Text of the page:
Demonstrate the ability to recognize the need for information to accomplish a specific purpose in a particular context as well as to be able to find, evaluate, use, and properly cite that information
- Developing information literacy skills is an important part of the course but not in the sense that we want students to write traditional research papers. We mostly don’t want them to write traditional research papers in TWP. Instead, we want them to engage in designing and developing projects that have an impact on the wicked problem. Writing a research paper might be one step in the process of working on a project or it might not. But all students will need to work on their information literacy skills.
- Students will need to use information literacy skills to find information about their wicked problem, about what other people are doing about their wicked problem, and about how to implement their proposed projects.
- Note that the information literacy sections of the OER go beyond using the library. Although those skills are important (and, therefore, included in the OER), we also want students to understand how to effectively use the tools that they already use everyday–social media platforms, Google and other search engines, and other sources of information on the Internet.
- Because we want students to be able to identify sources of valid information in their every day lives, we use the SIFT framework proposed by Mike Caulfield and explained in the OER. The main point of this framework is help students develop the habit of not immediately sharing information that they encounter on the Internet. Instead, we want them to take a breath and do a little bit of investigation about the information before they use it or share it. This kind of information literacy is valuable in addition to (not instead of) traditional research skills that we have typically taught our students.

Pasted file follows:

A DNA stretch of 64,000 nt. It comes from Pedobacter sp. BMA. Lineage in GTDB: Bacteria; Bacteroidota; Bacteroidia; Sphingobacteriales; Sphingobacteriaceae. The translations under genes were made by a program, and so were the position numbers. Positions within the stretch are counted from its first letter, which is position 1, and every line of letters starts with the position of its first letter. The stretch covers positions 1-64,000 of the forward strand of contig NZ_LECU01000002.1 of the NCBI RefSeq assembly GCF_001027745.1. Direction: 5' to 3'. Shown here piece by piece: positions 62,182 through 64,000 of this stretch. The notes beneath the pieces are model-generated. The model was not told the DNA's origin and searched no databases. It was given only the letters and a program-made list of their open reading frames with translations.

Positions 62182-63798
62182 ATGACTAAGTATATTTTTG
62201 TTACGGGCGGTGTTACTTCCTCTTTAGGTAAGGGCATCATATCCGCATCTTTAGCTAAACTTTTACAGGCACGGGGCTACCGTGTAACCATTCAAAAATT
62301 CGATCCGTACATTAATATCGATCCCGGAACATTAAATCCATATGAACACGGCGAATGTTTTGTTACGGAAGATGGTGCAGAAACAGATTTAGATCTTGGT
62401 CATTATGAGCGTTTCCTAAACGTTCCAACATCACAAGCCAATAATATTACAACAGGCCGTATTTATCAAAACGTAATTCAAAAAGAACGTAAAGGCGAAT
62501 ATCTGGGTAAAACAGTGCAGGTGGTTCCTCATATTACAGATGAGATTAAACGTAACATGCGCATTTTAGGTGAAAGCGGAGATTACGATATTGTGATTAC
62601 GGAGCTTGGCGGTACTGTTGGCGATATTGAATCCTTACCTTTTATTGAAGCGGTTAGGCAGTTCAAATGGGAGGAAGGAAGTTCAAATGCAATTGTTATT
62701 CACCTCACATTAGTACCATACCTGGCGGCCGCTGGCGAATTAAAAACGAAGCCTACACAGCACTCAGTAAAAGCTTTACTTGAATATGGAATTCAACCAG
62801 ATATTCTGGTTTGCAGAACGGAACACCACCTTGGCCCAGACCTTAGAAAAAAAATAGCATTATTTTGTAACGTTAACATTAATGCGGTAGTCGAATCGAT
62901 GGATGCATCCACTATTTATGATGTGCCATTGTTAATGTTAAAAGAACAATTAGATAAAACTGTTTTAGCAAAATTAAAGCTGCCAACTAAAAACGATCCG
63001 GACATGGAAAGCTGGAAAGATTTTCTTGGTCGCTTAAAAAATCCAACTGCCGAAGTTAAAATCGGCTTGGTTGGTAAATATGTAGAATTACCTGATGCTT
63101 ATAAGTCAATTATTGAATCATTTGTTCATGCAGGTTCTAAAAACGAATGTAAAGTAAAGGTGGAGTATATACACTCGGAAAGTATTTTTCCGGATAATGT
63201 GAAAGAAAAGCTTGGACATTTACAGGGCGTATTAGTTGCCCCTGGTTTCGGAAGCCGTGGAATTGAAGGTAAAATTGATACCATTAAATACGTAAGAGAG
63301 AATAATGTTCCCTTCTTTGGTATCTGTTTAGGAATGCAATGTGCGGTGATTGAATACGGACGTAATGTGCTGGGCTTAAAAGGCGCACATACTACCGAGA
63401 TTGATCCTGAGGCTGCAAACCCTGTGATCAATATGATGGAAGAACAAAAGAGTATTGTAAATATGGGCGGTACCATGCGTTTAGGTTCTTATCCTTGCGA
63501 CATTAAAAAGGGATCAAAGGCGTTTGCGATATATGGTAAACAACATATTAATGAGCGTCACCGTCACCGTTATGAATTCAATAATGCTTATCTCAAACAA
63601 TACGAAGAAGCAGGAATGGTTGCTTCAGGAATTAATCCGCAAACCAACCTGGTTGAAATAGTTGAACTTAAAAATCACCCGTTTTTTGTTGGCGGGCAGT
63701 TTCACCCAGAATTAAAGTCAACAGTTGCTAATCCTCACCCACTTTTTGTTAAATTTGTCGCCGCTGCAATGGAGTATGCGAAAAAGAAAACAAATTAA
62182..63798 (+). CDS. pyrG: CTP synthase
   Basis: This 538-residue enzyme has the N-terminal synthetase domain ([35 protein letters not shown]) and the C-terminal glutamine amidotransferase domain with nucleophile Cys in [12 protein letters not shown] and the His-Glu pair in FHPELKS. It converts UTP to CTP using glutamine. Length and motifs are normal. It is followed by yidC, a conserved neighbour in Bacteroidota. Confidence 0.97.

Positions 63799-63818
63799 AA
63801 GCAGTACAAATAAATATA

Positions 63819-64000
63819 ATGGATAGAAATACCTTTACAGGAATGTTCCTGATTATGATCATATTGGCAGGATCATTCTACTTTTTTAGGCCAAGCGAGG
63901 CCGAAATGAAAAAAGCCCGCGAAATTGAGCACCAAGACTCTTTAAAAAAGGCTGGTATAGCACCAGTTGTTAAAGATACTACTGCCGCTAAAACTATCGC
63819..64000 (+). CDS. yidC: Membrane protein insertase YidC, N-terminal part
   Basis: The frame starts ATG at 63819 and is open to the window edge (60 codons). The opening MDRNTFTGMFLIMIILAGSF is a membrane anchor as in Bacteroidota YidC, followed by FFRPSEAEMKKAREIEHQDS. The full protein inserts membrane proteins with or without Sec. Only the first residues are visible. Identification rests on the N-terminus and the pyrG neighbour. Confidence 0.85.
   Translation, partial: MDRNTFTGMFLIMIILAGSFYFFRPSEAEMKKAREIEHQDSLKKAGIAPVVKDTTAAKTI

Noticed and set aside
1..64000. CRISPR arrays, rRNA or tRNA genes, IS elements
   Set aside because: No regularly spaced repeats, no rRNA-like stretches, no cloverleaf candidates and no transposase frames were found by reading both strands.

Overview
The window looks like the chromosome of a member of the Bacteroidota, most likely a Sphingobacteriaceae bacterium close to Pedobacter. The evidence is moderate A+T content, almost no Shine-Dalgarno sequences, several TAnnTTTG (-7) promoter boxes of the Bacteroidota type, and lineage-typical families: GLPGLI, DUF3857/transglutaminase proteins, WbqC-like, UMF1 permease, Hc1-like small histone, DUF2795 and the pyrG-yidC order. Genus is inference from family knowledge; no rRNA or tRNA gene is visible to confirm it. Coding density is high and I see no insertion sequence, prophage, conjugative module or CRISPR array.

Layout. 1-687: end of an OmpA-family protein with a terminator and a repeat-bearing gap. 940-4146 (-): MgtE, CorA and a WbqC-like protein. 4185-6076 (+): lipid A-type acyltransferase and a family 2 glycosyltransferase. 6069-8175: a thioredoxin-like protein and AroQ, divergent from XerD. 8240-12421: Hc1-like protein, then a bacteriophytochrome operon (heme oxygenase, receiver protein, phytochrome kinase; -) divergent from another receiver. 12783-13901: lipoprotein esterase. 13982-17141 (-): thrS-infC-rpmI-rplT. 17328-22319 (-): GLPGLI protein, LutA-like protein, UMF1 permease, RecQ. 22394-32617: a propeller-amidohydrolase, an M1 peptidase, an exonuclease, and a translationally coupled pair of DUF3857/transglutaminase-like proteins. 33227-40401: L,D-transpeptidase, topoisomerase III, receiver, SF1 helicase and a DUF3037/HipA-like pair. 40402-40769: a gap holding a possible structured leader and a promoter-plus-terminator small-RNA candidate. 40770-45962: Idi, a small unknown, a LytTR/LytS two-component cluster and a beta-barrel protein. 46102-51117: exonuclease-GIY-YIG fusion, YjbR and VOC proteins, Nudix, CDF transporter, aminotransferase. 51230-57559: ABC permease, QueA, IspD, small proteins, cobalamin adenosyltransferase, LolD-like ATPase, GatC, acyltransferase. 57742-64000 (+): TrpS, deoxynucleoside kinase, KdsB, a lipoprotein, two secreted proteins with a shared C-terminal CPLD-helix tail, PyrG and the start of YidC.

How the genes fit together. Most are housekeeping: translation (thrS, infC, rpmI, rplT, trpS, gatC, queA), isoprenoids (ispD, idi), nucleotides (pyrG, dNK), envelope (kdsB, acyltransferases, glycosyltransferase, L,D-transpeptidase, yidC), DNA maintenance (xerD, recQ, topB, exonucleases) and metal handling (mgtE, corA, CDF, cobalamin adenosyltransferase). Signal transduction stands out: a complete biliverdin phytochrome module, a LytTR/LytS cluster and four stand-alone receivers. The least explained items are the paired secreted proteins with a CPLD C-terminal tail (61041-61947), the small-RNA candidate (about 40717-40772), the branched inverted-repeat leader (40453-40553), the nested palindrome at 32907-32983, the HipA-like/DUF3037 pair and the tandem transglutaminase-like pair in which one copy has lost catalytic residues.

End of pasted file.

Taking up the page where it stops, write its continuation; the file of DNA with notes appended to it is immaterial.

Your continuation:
- Because we want students to engage with the information they encounter every day, it’s important to allow them to use this kind of information as they are developing their ideas about the wicked problem and what they might do to impact the world in their projects. In other words, it’s not really appropriate to say things like “Don’t use Wikipedia.” Instead, we want to engage students in conversations about the strengths and weaknesses of such tools and sources of information.
- We also want to focus on why we do the things we do related to information literacy. For example, why do we need to cite our sources as we develop our work? How is citing sources for an academic paper different from/similar to citing sources for a blog post or for an infographic?